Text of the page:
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“Supply chain, particularly from a Michigan State perspective, means the end to end movement of product from the raw material from a mine or the ocean, through all the production processes, and to the consumer,” Professor David Closs tells Michigan State University President Lou Anna K. Simon and Spartans Athletic Director Mark Hollis on MSU Today. “So we view it all as a very end to end process and try to manage that to meet the needs of the consumer and at the same time keeping cost and waste down.”
This MSU ethos “is what companies tell us differentiates MSU students. They understand end to end and they can communicate well to the executives.”
When it comes to the development of autonomous, or self-driving, vehicles, there’s a lot more to it than meets the eye. It takes a warehouse full of technology – cameras, radars and other sensors, security and recognition technology, not to mention a trunkful of computers – to make it happen.
At Michigan State University, researchers are involved in the work that will someday make self-driving vehicles not just a reality, but commonplace.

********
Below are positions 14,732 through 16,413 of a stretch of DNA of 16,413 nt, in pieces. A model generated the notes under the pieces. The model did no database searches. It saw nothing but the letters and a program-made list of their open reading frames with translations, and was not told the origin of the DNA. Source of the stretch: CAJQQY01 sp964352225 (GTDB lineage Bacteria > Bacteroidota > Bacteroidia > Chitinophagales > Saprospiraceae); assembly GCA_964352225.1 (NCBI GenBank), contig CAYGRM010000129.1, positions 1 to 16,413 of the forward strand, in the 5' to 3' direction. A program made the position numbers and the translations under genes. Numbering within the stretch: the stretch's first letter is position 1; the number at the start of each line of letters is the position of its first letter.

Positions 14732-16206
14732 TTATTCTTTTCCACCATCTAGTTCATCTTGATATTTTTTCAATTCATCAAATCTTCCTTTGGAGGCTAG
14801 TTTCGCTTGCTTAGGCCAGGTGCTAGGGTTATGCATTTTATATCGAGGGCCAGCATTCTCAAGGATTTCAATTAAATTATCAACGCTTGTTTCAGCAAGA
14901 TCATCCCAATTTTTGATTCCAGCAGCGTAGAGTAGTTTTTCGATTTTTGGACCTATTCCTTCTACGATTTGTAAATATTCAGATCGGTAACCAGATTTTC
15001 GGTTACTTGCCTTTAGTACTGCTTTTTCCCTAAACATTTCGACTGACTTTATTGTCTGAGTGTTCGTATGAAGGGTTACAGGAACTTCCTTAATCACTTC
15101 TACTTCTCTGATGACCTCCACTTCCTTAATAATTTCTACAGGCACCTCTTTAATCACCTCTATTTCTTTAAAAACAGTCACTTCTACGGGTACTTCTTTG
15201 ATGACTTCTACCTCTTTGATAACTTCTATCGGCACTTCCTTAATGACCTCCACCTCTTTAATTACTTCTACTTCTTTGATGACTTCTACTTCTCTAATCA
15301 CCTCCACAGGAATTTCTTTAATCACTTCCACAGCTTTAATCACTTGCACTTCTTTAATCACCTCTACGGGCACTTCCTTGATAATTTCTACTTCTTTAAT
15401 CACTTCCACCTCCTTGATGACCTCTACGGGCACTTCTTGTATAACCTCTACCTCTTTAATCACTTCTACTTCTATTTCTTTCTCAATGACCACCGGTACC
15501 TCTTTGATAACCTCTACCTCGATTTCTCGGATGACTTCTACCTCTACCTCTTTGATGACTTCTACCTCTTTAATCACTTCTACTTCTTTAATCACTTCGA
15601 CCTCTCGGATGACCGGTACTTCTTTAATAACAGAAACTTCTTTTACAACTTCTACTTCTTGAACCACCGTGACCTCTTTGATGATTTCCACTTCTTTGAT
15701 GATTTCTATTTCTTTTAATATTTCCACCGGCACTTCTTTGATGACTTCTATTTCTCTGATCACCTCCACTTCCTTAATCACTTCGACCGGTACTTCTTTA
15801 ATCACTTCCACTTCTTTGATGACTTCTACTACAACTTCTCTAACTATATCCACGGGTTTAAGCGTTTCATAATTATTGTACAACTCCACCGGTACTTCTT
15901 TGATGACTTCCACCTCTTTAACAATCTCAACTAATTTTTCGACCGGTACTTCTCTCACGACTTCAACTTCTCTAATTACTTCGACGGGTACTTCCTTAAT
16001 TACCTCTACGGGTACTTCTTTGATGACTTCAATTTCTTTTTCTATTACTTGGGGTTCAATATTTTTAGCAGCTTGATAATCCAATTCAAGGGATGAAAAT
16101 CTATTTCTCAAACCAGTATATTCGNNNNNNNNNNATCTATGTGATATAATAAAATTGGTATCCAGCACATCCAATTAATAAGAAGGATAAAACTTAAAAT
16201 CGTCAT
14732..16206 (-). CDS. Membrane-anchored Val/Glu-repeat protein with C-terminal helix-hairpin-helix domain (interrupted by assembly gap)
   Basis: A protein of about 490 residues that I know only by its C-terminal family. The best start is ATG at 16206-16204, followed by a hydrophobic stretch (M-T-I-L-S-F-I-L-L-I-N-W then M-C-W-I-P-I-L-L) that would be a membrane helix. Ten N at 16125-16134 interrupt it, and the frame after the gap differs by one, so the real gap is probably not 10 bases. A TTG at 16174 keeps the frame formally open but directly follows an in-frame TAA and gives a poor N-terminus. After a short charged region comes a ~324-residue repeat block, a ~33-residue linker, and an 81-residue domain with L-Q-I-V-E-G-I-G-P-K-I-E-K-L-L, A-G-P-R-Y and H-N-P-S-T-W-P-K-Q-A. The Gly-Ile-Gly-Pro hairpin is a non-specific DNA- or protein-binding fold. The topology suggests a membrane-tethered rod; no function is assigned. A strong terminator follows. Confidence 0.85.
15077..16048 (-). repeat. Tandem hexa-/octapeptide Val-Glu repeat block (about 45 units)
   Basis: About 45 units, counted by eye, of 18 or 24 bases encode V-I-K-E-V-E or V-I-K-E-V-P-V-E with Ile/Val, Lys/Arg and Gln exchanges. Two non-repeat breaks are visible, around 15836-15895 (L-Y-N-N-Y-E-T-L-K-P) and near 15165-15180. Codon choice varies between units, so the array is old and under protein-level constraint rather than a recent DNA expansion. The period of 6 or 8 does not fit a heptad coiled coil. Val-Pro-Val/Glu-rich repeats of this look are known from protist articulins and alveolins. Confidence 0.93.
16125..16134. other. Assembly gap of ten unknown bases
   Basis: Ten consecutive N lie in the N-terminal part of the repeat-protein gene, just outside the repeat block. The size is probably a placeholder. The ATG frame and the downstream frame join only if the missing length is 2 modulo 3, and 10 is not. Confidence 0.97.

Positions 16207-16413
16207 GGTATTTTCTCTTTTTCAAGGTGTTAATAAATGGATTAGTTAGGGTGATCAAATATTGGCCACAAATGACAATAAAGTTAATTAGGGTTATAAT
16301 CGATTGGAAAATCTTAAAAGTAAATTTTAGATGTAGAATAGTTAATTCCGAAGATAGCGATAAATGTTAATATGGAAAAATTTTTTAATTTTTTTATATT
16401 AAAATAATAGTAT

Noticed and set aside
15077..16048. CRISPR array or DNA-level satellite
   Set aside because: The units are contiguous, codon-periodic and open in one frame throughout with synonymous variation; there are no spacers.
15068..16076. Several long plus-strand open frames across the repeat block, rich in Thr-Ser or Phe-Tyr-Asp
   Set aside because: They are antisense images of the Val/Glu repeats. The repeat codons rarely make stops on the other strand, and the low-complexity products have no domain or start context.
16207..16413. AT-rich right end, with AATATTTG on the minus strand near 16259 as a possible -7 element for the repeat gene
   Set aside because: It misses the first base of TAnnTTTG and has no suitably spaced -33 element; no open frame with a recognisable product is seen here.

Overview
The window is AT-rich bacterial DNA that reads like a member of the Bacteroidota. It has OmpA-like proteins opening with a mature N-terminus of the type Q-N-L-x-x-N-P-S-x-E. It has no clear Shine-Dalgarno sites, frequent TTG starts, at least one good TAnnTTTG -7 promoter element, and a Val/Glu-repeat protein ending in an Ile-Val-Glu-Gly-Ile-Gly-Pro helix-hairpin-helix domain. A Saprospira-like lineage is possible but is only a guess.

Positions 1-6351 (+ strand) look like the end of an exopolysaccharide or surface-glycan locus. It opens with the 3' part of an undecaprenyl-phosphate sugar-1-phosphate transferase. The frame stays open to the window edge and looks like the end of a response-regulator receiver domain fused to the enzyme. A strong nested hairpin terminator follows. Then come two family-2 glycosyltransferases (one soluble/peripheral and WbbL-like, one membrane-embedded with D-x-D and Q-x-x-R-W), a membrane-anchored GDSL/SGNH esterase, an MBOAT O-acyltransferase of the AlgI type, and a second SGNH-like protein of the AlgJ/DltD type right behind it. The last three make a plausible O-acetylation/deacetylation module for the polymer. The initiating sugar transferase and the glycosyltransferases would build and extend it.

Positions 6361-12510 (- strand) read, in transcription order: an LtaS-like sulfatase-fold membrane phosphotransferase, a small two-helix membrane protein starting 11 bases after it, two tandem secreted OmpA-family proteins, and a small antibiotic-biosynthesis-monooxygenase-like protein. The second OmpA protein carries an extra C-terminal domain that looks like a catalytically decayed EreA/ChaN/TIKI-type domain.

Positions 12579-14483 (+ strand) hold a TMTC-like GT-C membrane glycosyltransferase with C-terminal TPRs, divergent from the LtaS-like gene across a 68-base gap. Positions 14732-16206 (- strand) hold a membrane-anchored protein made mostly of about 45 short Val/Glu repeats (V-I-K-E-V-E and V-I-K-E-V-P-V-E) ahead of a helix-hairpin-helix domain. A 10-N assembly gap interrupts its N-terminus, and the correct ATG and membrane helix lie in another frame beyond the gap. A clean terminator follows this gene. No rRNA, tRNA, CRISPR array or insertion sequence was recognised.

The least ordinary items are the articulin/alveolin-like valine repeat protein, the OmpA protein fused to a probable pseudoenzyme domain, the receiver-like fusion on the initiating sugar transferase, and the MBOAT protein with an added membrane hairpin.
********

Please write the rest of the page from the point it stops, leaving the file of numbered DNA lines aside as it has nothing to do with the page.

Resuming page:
Working as part of a project known as CANVAS – Connected and Autonomous Networked Vehicles for Active Safety – the scientists are focusing much of their energy on key areas, including recognition and tracking objects such as pedestrians or other vehicles; fusion of data captured by radars and cameras; localization, mapping and advanced artificial intelligence algorithms that allow an autonomous vehicle to maneuver in its environment; and computer software to control the vehicle.
“Much of our work focuses on technology that integrates the vehicle with its environment,” Hayder Radha, a professor of electrical and computer engineering and director of CANVAS, tells Simon and Hollis. “In particular, MSU is a recognized leader in computer vision, radars and antenna design, high-assurance computing and related technologies, all areas that are at the core of self-driving vehicles.”